Now, note that weâ€™re not doing anything different from when we assigned 0xaabbccdd to
i earlier â€“ weâ€™re just putting a number in a variable. Itâ€™s just that this time the number has an additional meaning.
Letâ€™s look at the memory:
(unsigned int i) (unsigned int *p) @ 0x40000000 @ 0x40000004 [0xaabbccdd] <---- [0x40000000]
Both 32-bits of storage, but different types.
Remember how the compiler knew when we performed operations with
i which subroutines to call because it also knew what type the variable was. Exactly the same applies to pointers â€“ the compiler knows that the number stored in
p can have some â€œpointeryâ€ operations performed on it that canâ€™t be done on an
unsigned int (and vice versa in fact). In particular, the inverse operation of â€œaddress-ofâ€, â€œdereferenceâ€, which is the unary operator symbol â€œ*â€.
i = i / 10; // legal, division is defined for `unsigned int` p = p / 10; // illegal, division is meaningless for a pointer i = *p; // legal, p = *i; // illegal, we can't dereference an integer
The compiler is protecting us â€“ even though
i are both 32-bit numbers, dereferencing
i is not possible because the compiler has been told it doesnâ€™t point at anything. Note that if we were using assembly language, there would be no such protection, the CPU doesnâ€™t know anything about data types (for the most part). So, we can dereference a pointer, but what type should the dereferenced number have? Weâ€™ve already told the compiler that.
unsigned int *p;
Weâ€™re saying that â€œ
*pâ€ will be an
unsigned int. Hence while we canâ€™t perform division on a pointer, we can perform it on a dereferenced integer pointer.
i = *p / 10;
Letâ€™s look at the psuedo-assembly:
mov [0x40000004], R4 ; put the contents of p into a register mov [R4], R1 ; put contents of 0x4000000 in register 1 mov 0x000000a, R2 ; put 10 in register 2 call _unsigned_int_long_division ; divide R1 by R2, answer in R3 mov R3, [R4] ; answer goes from register back to memory ; pointed to by R4
The middle of this is the same as before, but weâ€™ve added some indirection around the outside.
Nothing stops you continuing this idea. Since we can point at anything, and we have a way of telling the compiler the type of the thing weâ€™re pointing at, we can go again:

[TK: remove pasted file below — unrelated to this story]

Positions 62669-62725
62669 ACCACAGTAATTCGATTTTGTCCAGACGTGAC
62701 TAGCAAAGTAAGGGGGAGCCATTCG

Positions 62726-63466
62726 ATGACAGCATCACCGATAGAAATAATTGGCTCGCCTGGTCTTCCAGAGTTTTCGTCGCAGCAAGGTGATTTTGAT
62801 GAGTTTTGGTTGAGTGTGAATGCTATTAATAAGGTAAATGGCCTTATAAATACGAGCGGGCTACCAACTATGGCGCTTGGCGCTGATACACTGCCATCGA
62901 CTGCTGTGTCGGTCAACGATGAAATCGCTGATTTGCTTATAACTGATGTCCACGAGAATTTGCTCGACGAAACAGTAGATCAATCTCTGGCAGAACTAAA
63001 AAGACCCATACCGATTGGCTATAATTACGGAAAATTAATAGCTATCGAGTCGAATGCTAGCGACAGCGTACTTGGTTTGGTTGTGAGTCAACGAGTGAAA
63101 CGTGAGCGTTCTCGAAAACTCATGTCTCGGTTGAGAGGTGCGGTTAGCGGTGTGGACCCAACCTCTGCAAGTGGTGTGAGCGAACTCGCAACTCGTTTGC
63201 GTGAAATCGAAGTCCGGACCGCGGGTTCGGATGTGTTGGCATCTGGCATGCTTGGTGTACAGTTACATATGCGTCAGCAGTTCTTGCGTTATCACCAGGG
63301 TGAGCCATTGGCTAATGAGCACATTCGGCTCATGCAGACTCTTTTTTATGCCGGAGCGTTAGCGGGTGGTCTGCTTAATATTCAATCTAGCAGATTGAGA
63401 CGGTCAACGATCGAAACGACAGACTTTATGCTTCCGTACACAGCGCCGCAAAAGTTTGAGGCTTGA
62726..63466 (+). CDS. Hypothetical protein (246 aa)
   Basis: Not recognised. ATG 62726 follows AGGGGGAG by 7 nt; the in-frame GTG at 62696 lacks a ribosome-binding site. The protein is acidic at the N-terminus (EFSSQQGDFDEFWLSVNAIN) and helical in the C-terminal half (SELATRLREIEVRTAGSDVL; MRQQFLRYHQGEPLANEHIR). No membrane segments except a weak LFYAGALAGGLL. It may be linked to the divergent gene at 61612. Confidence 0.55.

unsigned int i; unsigned int *p; unsigned int **pp; p = &i; pp = &p;
pp is now a pointer-to-a-pointer-to-an-
unsigned int. Same as before; weâ€™ve told the compiler that
**pp is equal to an
unsigned int. Or
*pp must be something that can points to an
unsigned int *.
To go back to your question directly.
When I output the â€œsomewhereâ€ of pApples by typing in &pApples I get the same address as &apples.
Hopefully now you can see that
&pApples is not equal to
&pApples is a pointer to a pointer to an integer; and
&apples is a pointer to an integer. To modify my last example a little to use your naming:
int apples; // let's say this is at 0x40000000 int *pApples; // let's say this is at 0x40000004 int **ppApples; // let's say this is at 0x40000008 pApples = &apples; // 0x40000004 now holds 0x40000000 ppApples = &pApples; // 0x40000008 now holds 0x40000004 // Note because the pointers point at apples regardless of what it // holds, it doesn't matter that we assign this after we assign to // the pointers apples = 10; // 0x40000000 now holds 10
Letâ€™s fill in our last pretend memory map:
(int apples) (int *pApples) (int **ppApples) @ 0x40000000 @ 0x40000004 @ 0x40000008 [0x0000000a] <-- [0x40000000] <-- [0x40000004]
Now we can use those pointersâ€¦
// Derferencing the pointer-to-the-integer gets us an integer assert(*pApples == apples); // Dereferencing the pointer-to-the-pointer once gets us a pointer to // apples, pApples assert(*ppApples == pApples); // Since *ppApples equals pApples; then dereferencing *ppApples is the same // as derferencing pApples... i.e. apples assert(**ppApples == apples);
The compiler picked the storage locations of these variables; and we fetched those locations with the address-of operator and wrote them to other variables. Those other variables have to be typed such that the compiler will allow assignment of pointers to them, but a pointer is just another variable once you scratch the surface.